Sleep Apnea and Hypoventilation in Patients with Down Syndrome: Analysis of 144 Polysomnogram Studies
Department of Neurology, University of North Carolina at Chapel Hill, Chapel Hill, NC 27599, USA
Department of Mathematics and Statistics, University of Nevada, Reno, NV 89503, USA
Biostatistics and Computational Biology, National Institute of Environmental Sciences, Research Triangle Park, NC 27709, USA
Author to whom correspondence should be addressed.
Academic Editor: Sari A. Acra
Children 2017, 4(7), 55; https://doi.org/10.3390/children4070055
Received: 16 May 2017 / Revised: 20 June 2017 / Accepted: 27 June 2017 / Published: 30 June 2017
(This article belongs to the Section Child Neurology)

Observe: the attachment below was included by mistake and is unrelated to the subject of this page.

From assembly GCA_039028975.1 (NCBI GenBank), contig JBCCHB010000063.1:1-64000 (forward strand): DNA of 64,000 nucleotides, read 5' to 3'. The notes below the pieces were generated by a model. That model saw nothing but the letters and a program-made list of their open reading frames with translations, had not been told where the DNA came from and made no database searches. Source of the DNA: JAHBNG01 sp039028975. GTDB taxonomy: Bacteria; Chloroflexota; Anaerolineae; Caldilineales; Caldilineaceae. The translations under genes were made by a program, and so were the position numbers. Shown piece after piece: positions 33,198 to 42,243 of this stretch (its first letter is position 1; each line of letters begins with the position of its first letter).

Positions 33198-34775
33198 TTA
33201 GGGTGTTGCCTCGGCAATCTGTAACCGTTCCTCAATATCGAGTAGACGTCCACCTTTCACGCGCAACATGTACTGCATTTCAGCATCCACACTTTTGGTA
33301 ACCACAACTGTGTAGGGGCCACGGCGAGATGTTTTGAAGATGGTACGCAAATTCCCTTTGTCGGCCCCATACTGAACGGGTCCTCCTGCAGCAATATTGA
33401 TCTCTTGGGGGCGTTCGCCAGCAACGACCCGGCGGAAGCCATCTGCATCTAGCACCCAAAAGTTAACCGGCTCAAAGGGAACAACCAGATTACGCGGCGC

Patients with Down syndrome (DS) are at risk for both obstructive sleep apnea (OSA) and central sleep apnea (CSA); however, it is unclear how these components evolve as patients age and whether patients are also at risk for hypoventilation. A retrospective review of 144 diagnostic polysomnograms (PSG) in a tertiary care facility over 10 years was conducted. Descriptive data and exploratory correlation analyses were performed. Sleep disordered breathing was common (seen in 78% of patients) with an average apnea-hypopnea index (AHI) = 10. The relative amount of obstructive apnea was positively correlated with age and body mass index (BMI). The relative amount of central sleep apnea was associated with younger age in the very youngest group (0–3 years). Hypoventilation was common occurring in more than 22% of patients and there was a positive correlation between the maximum CO2 and BMI. Sleep disordered breathing, including hypoventilation, was common in patients with DS. The obstructive component increased significantly with age and BMI, while the central component occurred most in the very young age group. Due to the high risk of hypoventilation, which has not been previously highlighted, it may be helpful to consider therapies to target both apnea and hypoventilation in this population.